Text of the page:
Indeed, in the case of the labyrinth, it is evident that alongside the books of the period that transmitted the more complex designs commonly used for the construction of turf labyrinths and garden mazes, the knowledge of how to draw a simple labyrinth from memory was also being passed down as a folk custom, and presumably across a broad spectrum of society for it to appear in such a diverse range of locations and mediums at this time.

Jeff Saward, Thundersley, England; May 2006


The Chaldon Firestone Quarries are not open to the public and are extremely dangerous to explore without expert guidance and appropriate safety equipment. Under no circumstances should you even consider attempting to visit or view these labyrinths.

All of the photographs of the Chaldon graffiti in this article were taken by myself in 1982 and 1994, on the two occasions I visited the Chaldon system at the kind invite of members of Unit Two and the Wealden Cave and Mine Society. My thanks go to them for providing the opportunity to visit and document these unique examples of the labyrinth symbol, in what has to be one of the most difficult to reach locations I have visited so far.


Hatton, Martin. “Chaldon Bottom Mine - TQ 312537.” Pelobates 13 (1971).

Osborne, Bruce. “Early Graffiti in Chaldon Firestone Quarries.” Pelobates 40 (1981).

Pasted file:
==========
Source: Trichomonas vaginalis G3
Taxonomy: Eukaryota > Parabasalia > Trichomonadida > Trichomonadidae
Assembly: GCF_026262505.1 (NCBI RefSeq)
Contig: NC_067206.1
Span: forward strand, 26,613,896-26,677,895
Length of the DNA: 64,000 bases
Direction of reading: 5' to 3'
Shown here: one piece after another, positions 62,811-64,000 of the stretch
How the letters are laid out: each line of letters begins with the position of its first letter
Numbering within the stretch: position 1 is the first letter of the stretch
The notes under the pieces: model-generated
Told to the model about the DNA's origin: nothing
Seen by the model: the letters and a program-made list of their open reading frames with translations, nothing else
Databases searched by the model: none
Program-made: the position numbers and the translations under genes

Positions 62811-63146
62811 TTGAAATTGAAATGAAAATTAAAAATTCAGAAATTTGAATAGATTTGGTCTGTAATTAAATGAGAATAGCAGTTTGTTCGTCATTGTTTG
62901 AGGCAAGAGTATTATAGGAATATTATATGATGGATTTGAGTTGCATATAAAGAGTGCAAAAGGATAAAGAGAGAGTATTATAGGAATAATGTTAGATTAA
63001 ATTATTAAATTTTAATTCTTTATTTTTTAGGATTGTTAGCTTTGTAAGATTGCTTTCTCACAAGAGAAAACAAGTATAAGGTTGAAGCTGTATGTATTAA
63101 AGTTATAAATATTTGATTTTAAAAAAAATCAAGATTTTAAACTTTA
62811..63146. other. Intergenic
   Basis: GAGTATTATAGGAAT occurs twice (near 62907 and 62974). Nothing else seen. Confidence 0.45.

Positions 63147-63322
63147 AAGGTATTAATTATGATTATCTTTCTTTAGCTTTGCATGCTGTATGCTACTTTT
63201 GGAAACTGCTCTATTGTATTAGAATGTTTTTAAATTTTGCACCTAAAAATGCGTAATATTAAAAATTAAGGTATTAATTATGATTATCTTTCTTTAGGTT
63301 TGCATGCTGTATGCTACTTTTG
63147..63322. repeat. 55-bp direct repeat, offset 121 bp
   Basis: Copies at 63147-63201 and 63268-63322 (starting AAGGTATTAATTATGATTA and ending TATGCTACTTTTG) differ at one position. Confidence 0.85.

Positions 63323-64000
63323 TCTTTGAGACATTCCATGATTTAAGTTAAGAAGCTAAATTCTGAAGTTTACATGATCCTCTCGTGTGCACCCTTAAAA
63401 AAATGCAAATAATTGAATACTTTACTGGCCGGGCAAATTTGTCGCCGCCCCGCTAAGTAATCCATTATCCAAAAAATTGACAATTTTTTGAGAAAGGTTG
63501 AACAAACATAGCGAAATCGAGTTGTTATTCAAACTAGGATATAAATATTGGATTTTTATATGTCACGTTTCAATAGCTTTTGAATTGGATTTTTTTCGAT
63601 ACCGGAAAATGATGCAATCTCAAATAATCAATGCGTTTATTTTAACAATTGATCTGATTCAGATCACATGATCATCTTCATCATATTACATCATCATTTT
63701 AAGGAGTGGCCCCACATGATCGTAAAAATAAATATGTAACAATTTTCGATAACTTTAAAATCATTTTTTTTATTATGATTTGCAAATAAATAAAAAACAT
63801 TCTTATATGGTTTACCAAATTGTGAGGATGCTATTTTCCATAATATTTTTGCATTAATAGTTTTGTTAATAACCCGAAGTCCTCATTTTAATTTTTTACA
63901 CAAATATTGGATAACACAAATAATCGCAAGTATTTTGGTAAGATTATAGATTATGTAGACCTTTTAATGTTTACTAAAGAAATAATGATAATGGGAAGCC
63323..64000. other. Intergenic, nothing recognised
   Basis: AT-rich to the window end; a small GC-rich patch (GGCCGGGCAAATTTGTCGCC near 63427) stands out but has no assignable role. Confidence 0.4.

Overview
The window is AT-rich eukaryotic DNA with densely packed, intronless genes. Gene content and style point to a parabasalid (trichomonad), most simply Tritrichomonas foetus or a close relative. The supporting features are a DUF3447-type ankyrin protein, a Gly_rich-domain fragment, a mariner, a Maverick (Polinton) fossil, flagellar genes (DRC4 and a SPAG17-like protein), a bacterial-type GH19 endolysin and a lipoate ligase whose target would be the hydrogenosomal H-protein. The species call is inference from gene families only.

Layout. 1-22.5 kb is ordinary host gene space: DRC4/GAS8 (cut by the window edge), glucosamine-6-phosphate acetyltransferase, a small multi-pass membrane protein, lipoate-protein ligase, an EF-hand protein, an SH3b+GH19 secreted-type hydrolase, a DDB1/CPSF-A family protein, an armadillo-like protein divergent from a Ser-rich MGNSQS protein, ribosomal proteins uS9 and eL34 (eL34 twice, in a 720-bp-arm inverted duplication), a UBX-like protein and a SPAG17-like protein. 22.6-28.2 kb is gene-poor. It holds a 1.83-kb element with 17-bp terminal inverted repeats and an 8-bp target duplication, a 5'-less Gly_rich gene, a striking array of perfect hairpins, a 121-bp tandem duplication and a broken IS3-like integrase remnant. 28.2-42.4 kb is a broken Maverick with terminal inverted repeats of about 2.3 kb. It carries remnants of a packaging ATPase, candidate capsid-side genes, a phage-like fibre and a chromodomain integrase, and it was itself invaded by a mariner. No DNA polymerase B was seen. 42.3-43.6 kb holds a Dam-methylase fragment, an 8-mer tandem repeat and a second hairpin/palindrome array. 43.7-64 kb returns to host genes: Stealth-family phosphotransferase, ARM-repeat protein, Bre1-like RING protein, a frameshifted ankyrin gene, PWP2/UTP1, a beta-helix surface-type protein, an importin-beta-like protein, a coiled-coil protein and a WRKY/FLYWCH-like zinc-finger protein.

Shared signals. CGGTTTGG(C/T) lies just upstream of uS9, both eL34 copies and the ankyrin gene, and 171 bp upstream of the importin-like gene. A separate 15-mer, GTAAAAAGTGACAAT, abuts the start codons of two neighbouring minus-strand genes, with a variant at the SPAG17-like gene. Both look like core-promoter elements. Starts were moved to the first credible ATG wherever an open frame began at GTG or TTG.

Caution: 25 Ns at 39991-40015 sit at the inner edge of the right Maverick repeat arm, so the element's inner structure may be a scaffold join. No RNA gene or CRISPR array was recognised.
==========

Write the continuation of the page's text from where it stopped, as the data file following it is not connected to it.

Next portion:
Pennick, Nigel. Mazes and Labyrinths.  Robert Hale, London, 1990, p.27.

Rackham, R.B. “The Nave of Westminster.” Proc. British Academy, 1909.

Saward, Abegael. “The Rocky Valley Labyrinths.” Caerdroia 32 (2001), p.21-27. Read this article in our Archive section.

Saward, Jeff.  “The Labyrinth on Coins & Tokens.” Caerdroia 36 (2006), p.4-9.

Sowan, Paul W. “Non-Industrial Use of Chaldon Firestone Quarries in the Early 18th Century.” Pelobates 39 (1980).

The Wealden Cave & Mine Society website (www.wcms.org.uk) has illustrated online versions of several of the above articles from Pelobates and more on the Chaldon Quarries in general.

2 wekes befoor Medsmor
Lose not thy time
The loss of goods mai
Wrek the sor bot lost
- - times mor

which in modern English would read:

2 weeks before Midsummer,
Lose not thy time.
The loss of goods may
Wreck thee sore, but lost
- - times more.

The beginning of the last line is badly smudged, and unreadable, but such rhymes are common at this time and the missing words may well read "time many" to judge by similar such couplets. Apart from this one example, the majority of the more complex graffiti would appear to date to the early 18th century, and the nature of these marks and the associated finds would suggest that the creators were here in the mine shafts for purposes other than quarrying.